I like the related posts feature in this blog. Just noticed one that had this passage. Fits well indeed with the previous post:
… right here, now, in the relationship is the solution to the relationship problem. How to get there might be painful and hard, you will need to learn skills, make effort, but individual therapy or leaving, or searching for a better mate has all those problems and will lead to similar relationship problems, or to no relationship at all.
(me quoting myself)
How Do Attachment Issues Impact Adult Relationships?
Around twenty years ago we started turning our attention to the attachment system in regards to adult
relationships. Hazan and Shaver were two of the first researchers who postulated that attachment patterns play
out in adult romantic relationships. They developed a series of questions designed to isolate behaviours in adults
that mimic attachment styles in infants; secure, avoidant, ambivalent, dismissive, disorganised and reactive.
What they found was that not only were adults similar to infants in the way that these behaviours played out in
relationships, but that there was a direct correlation between the style in which someone was parented and the
attachment that person would develop later in life. Hazan and Shaver’s research was pivotal for the way that we
see relationships today, and their work ultimately led to the development of many assessment tools attempting to
gauge attachment styles in adults. One of the more popular tools today is the Adult Attachment Interview (AAI)
developed by Mary Main. Yet the field of studying attachment in adults is still vastly unexplored, and this leaves
many adults searching for answers and therapy that would address their issues.
Attachment disruption is one of the hardest problems to address by parents and professionals due to the fact
that solutions are often counter intuitive and that the symptoms often go unrecognised. Below I have compiled a
list of characteristics I often see in both children and adults with attachment issues. This is by no means a
comprehensive list, rather a cluster of symptoms to look out for when treating a client with identified attachment
problems originating from the first three years of their life.
This is a quote from Mark Coen’s paper presented at the NZAP conference this year (I was not there, but just found it on the website, here.) Copy: TheAttachmentContinuum.pdf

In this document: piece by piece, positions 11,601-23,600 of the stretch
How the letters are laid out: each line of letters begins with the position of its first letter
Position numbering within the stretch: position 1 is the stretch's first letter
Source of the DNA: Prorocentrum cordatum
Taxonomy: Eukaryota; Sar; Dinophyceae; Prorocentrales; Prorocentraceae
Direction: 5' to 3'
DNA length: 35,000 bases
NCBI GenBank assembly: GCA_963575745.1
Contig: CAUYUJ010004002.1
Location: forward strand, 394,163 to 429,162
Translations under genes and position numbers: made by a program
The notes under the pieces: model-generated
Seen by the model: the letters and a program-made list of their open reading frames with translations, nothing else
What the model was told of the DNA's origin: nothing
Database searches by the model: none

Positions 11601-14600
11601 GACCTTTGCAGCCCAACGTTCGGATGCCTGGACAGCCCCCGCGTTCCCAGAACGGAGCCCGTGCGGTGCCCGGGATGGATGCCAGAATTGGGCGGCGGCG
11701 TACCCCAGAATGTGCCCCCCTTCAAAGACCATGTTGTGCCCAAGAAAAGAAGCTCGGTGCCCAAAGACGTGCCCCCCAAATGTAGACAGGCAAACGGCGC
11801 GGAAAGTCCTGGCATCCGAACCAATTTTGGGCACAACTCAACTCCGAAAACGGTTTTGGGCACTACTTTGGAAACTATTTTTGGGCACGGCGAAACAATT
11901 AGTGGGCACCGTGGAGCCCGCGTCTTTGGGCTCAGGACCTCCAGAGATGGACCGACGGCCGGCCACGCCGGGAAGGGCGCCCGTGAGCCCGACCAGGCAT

The quote is in line with my experience as a therapist, and he goes on the describe the various relationship styles, useful.
The guidelines for treatment, I’ve just checked again to be sure, do not mention couple therapy explicitly and there are no guidelines there for relationship psychotherapy.
This prompts me to present a relationship therapy paper, it is so essential that the relational paradigm is presented. And a paper won’t quite meet my other principle, that experiential learning is the way to make this case, not really papers. Maybe both would be best.
Bill O’Hanlon Imago think Tank #2 10 March 2010
One ot the “Think Tank” recorded phone conversations.
I liked the one above, and so have now downloaded the first one, I think you can listen in any order:
Bill O’Hanlon Imago think Tank #1 3 March 2010
Here is the publisher he recommends:
The website with the course he mentions:
Online Book Writing and Publishing Course by Bill O’Hanloni
There is a continuum with two extremes.
|Its all in the dialogue between the couple
Education is the main focus.
||Its all in the safety of the relationship with the therapist. The therapeutic relationship with each partner and the relationship is the main focus.
Of course it is both, I doubt anyone holds the extreme positions. However it is an interesting question as to when one of these aspects needs to be to the fore.
This discussion with Rick & Sherry Stolp addresses this question very well, among other things.
Listen or download here
Rick Stolp website
Later : Saturday, 6 October, 2012
I have further clarified that there are some criteria that indicate readiness for dialogue. The ability to move from adversarial positions is required for a dialogue. We do not want to foster something that is dialogical in form but adversarial in essence. As dialogues involve mirroring, the psychodrama principle that doubling comes before mirroring comes into play.
The therapist may be needed to double the couple for some time. Longer work is indicated for them to get to the dialogue stage.
Later: Sunday, October 17, 2010
About 20 minutes into the audio they talk about research based on ideas of “Duncan & Miller” on outcome research. http://www.talkingcure.com.
They now have separate websites:
Scott D Miller
I’ve made another post on Outcome research here.
In a recent post I quote the story of how the idea of Encounter found its way from Moreno to Martin Buber. A passage follows by Harville Hendrix where he describes the roots of his idea of Validation in the dialogue process… Martin Buber.
It is no wonder then that with this sort of whakapapa, having trained in both Imago & Psychodrama that I see such connection in the approaches.
A passage from Harville Hendrix “The Evolution of Imago Relationship Therapy” in Imago Relationship Therapy: Perspectives on Theory Follows, showing how he connected with the work of Buber.
Continue reading “Moreno, Buber, Hendrix”